UN envoy Martin Griffiths pushes to salvage peace deal in Hodeidah

Diplomat holds talks with Houthi rebels before flying to Riyadh to meet government officials

Martin Griffiths (C), the UN special envoy for Yemen, talks with assistants upon his arrival at Sanaa airport in Sanaa,  on January 5, 2019. / AFP / Mohammed HUWAIS
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The UN special envoy to Yemen held talks with Houthi leaders in the Sanaa on Sunday but left the rebel-held capital without any apparent progress towards salvaging a fragile ceasefire in Hodeidah and without visiting the port city as he had reportedly planned to do.

Martin Griffiths arrived in Sanaa on Saturday for the first time since the ceasefire was agreed at UN-brokered peace talks in Sweden last month.

The visit came as government forces and residents in Hodeidah reported an increase in Houthi attacks and the arrival of rebel reinforcements despite the ceasefire, which went into effect on December 18.

Mr Griffiths issued no statement after his talks with the rebels but pro-government forces in Hodeidah said he had failed to achieve a positive outcome.

"Mr Griffiths has not convinced the Houthis to withdraw from the city and its three ports because they are linking their withdrawal with the reopening Sanaa airport, which was not part of the Swedish peace deal," Col Wathah Al Dubaish, spokesman for the Amalikah Brigades, told The National.

Rebel leader Mohammed Ali Al Houthi told Agence France-Presse that he had suggested to Mr Griffiths that another round of peace talks "could take place soon in Amman or by video conference", but made no mention of the situation in Hodeidah.

UN officials said Mr Griffiths would fly to Riyadh on Sunday night for talks with President Abdrabu Mansur Hadi's government.

The UN envoy was also scheduled to meet in Sanaa with Patrick Cammaert, head of the UN monitoring team deployed in Hodeidah under a Security Council resolution endorsing the ceasefire deal. The retired Dutch general also chairs the Redeployment Co-ordination Committee, which includes rebel and government representatives.

According to the UN resolution, the warring parties must cease hostilities in Hodeidah province and remove their forces from Hodeidah city and its ports “within 21 days of the ceasefire coming into force”.

With the deadline just days away, "the only thing Mr Griffiths can do is extend the time of the ceasefire, giving the Houthis more time to keep up their dirty games in the city", Col Al Dubaish said.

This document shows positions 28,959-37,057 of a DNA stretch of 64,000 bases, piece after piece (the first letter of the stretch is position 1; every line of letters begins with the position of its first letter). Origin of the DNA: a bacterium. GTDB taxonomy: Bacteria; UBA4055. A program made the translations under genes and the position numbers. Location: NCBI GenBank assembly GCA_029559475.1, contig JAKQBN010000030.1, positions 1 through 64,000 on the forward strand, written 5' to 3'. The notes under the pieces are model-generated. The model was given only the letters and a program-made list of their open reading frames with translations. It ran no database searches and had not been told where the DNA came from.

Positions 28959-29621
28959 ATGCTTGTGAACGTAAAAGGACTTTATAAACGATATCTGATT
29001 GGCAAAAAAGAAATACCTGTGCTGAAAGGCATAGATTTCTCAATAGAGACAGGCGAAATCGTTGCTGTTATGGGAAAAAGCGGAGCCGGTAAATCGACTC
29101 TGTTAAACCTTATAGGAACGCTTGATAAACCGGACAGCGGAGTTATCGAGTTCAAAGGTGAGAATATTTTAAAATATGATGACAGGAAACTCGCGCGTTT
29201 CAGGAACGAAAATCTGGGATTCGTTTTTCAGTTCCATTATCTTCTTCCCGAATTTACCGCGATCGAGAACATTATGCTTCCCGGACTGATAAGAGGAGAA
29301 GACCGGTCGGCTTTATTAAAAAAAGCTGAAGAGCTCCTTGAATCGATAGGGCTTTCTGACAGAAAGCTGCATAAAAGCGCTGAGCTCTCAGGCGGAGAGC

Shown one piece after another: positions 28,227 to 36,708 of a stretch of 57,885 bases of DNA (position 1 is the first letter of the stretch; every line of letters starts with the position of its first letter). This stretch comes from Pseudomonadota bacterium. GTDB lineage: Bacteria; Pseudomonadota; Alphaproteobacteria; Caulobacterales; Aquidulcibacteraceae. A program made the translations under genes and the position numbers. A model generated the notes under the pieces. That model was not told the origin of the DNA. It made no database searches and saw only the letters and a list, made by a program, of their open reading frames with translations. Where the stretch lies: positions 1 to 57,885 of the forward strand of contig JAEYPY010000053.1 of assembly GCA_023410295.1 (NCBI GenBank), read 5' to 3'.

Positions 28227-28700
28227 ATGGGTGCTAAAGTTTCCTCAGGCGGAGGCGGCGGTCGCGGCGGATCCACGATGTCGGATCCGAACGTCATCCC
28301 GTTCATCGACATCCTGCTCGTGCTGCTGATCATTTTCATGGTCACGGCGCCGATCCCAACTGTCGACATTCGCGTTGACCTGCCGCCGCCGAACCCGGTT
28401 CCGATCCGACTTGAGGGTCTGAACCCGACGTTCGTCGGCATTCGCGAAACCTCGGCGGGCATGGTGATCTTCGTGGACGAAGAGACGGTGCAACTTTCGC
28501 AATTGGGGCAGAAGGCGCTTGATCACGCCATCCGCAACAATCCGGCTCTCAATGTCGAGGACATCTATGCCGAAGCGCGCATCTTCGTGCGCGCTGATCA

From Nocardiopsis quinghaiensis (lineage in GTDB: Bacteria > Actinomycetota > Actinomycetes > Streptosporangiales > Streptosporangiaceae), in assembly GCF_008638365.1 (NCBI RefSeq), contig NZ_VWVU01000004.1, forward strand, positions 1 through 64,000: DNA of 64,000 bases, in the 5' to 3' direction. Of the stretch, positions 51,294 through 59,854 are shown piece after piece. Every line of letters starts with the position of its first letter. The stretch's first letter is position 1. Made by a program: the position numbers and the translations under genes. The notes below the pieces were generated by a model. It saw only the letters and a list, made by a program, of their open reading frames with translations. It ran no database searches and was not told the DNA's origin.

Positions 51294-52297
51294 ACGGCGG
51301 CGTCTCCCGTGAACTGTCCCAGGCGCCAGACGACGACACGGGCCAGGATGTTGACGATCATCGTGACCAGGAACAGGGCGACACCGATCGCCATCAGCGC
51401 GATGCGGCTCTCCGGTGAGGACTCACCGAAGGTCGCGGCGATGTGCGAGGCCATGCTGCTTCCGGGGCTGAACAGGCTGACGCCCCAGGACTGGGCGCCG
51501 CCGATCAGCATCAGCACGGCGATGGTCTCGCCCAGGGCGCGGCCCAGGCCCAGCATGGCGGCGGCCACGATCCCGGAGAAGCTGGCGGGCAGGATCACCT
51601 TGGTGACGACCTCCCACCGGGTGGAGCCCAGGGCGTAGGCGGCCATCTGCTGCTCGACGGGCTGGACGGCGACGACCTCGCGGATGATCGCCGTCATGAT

He said leaders of the pro-government forces called an emergency meeting and agreed to send a letter to President Hadi and the Arab Coalition to warn them that “peace with the rebels will not be achieved by ignoring their attacks on Hodeidah".


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According to a Yemeni government source, Mr Griffiths planned to press the Houthis to open humanitarian corridors for delivery of aid — one of the confidence-building measures agreed upon in Sweden as a precursor to further talks.

"The militias are putting what was agreed in Sweden at risk," the source said.

The UN says about 20 million Yemenis — two-thirds of the population — are dependent on humanitarian aid after nearly four years of war. Hodeidah is the entry point for about 70 per cent of the country's food and aid shipments, but most of it is being stolen by the Houthis, UN and government officials say.

Yemen's Minister of Local Administration, Abdul Raqeeb Fatah, said the Houthis had looted 65 per cent of the humanitarian aid sent through Hodeidah.

Speaking to the UAE state news agency Wam, Mr Fatah accused the rebels of "wilful disregard" for the plight of the Yemeni people over the past three years.

"Under the pretext of 'the war effort', the militias plundered and seized by force 697 relief trucks using the roads linking Hodeidah to Sanaa, Ibb, Taez, Hajjah and Dhamar, as well as goods entering the governorates under the Houthis’ control," said Mr Fatah, who also chairs Yemen's Higher Committee for Relief.

He said the rebels detained 88 relief and commercial vessels at Hodeidah and Al Salif ports, 34 of which had cargoes that got spoiled and damaged after being held for more than six months.

The UN's World Food Programme has threatened to cut off aid deliveries to rebel-held areas because much of it was not reaching the people, citing photographic evidence showing rebels seizing food and manipulating lists of aid recipients.

“If you don’t act within 10 days, the WFP will have no choice but to suspend the assistance ... that goes to nearly three million people,” director David Beasley wrote in a letter to the Houthi leader on January 1. “This criminal behaviour must stop immediately.”

The WFP however dismissed allegations by Mr Fatah on Sunday that the rebels had seized 72 of its relief trucks.

"These are already at a checkpoint for inspection; they're not in the hands of anyone, they've just been delayed," Abeer Etefa, senior WFP regional communications officer for the Middle East, told The National.

“They have been blocked on the road to Ibb by customs; they are awaiting clearance, this is normal practice," she said. "They’ve been there for two to three days. They check the food quality and quantity and make sure there is no rotten food. It normally takes two days, so it’s taken one day longer than usual.”

Ms Etefa also refuted local reports that Houthi rebels had attacked WFP stores at a warehouse in Hodeidah.

“The warehouse is no longer under our contract. For the past three months, we have nothing in this warehouse,” she said.